Talk by Stephen McGill on 19.03.2014 at 15:00h - Human Interface Control of Next Generation Humanoids


Human Interface Control of Next Generation Humanoids


Until very recently, most humanoid robotics researchers have been far behind their ultimate goal of building a robot that can work like humans in unmodified environments. From the 2050 goal of seeing humanoids play FIFA soccer to the recent DARPA Robotic Challenge (DRC), robotics experts are beginning to adapt and select the most effective algorithms and hardware for the job of putting humanoids into the wild. One crucial aspect of this deployment is involving a human to aid the robot during difficult tasks. This talk will focus on the different levels of autonomy used in controlling a high degree of freedom humanoid, specifically with experiences from the recent DRC trials. Additionally, some details will be discussed about how the underlying modular software has evolved from RoboCup's kid sized turf to Team THOR’s cutting edge rescue robot.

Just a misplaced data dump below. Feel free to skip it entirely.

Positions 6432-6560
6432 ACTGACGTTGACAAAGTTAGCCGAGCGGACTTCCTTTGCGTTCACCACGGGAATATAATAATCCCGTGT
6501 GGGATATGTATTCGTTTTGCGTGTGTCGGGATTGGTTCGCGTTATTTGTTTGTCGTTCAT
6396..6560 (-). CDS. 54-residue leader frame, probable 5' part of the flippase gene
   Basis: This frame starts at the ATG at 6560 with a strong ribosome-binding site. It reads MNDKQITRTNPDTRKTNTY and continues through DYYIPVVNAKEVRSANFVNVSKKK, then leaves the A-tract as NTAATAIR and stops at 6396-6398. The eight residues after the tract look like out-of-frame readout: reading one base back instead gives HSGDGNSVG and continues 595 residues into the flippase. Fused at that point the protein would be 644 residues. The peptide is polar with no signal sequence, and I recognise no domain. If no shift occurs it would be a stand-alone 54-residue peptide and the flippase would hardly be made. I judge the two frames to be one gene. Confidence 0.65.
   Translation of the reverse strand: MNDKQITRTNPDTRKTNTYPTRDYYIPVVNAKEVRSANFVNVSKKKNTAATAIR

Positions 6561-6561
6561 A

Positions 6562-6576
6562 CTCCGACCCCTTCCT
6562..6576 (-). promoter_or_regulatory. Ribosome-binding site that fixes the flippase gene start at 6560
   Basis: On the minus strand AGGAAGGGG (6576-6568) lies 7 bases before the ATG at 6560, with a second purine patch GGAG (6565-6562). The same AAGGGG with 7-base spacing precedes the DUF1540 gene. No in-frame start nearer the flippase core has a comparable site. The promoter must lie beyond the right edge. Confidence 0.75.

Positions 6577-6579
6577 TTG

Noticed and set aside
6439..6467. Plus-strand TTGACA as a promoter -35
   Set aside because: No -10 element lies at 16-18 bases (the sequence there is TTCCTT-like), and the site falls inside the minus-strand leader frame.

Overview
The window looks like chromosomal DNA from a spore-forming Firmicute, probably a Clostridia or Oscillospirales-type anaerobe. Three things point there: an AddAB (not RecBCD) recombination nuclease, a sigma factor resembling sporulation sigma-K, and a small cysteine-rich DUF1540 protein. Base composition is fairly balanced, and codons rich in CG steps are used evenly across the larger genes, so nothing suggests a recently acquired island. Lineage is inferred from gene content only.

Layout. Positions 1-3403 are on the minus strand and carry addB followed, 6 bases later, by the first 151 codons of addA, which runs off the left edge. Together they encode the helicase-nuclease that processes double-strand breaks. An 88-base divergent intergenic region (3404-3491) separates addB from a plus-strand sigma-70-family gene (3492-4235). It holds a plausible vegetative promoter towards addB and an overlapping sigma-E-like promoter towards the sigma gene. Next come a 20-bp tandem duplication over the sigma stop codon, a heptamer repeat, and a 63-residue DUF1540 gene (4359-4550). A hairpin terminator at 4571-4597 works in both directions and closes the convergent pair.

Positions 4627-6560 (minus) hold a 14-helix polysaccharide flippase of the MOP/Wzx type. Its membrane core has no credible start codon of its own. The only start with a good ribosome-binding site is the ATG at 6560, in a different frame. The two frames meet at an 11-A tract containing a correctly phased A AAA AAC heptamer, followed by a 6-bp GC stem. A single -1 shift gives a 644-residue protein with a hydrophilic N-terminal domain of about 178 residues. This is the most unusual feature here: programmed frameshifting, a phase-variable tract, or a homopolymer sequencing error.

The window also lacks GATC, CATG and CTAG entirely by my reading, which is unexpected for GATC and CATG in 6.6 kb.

Stephen McGill is a doctorate student at the University of Pennsylvania, researching with advisor Prof. Daniel D. Lee of the GRASP Lab. His main focus is adding intelligence to humanoid robots via sliding autonomy, from full autonomy to teleoperation. He is a leading member of Team DARwIn of RoboCup's kid-sized league and Team THOR of the DARPA Robotics Challenge, and is currently performing research under Prof. Daniele Nardi at Università di Roma "La Sapienza".